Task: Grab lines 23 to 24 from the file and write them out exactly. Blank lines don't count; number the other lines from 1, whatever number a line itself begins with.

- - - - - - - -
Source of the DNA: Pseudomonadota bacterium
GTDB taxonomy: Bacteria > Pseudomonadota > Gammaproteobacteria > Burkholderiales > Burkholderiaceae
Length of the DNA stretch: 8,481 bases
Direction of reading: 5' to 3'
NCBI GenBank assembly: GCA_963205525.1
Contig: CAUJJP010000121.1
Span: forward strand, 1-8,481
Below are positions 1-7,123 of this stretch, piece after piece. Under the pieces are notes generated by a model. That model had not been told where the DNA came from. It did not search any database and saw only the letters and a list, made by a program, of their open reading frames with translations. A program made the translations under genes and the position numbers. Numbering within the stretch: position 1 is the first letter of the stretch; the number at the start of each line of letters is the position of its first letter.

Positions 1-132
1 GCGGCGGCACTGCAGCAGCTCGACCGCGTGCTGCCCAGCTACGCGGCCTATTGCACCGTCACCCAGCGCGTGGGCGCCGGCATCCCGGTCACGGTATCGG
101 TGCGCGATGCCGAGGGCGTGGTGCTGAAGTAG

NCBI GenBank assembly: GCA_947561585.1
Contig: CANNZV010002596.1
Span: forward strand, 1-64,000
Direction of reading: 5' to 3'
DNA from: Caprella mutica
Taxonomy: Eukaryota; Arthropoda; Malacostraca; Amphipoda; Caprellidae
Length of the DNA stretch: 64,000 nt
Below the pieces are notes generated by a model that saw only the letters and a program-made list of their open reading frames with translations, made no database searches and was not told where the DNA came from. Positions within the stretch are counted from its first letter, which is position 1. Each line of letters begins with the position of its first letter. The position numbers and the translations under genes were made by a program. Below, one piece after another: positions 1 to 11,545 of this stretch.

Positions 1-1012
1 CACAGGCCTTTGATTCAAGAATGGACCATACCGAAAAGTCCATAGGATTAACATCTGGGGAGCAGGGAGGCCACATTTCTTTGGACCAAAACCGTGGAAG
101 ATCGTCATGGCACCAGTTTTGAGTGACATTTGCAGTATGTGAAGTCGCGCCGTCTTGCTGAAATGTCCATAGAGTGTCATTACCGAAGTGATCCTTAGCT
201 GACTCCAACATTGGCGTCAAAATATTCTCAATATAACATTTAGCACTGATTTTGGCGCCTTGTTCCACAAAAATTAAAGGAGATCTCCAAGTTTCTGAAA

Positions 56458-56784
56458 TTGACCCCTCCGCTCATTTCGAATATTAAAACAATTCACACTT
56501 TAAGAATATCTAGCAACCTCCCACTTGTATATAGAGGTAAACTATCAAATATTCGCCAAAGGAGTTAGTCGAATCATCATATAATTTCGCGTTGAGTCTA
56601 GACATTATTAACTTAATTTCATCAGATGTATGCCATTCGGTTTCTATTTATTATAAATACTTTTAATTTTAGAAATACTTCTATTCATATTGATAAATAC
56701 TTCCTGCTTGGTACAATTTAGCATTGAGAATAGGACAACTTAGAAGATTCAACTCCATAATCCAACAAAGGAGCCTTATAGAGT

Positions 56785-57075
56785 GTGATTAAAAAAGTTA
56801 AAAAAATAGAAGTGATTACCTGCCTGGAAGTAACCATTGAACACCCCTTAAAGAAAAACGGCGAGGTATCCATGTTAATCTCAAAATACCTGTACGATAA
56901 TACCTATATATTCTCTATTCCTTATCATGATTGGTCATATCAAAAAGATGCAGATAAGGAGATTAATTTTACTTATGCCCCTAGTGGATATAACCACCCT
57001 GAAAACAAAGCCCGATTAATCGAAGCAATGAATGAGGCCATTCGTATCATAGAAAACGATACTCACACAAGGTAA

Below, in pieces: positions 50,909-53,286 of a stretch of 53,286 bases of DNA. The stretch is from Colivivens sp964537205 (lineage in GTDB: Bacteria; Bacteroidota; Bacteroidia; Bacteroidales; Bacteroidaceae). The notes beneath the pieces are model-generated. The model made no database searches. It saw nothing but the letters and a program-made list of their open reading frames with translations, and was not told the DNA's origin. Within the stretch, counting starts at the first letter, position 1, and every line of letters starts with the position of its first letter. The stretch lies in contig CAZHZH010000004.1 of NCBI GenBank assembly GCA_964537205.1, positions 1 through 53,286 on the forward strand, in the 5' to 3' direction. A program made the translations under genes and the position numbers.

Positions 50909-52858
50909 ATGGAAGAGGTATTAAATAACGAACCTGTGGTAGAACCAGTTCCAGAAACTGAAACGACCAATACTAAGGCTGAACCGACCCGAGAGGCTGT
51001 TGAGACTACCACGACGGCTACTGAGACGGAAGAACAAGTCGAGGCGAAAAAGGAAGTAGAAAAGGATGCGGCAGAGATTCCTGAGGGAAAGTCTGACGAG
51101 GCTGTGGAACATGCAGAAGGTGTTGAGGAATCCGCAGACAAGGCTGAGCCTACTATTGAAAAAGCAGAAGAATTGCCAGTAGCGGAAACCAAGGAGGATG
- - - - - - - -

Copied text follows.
201 GACTCCAACATTGGCGTCAAAATATTCTCAATATAACATTTAGCACTGATTTTGGCGCCTTGTTCCACAAAAATTAAAGGAGATCTCCAAGTTTCTGAAA

Positions 56458-56784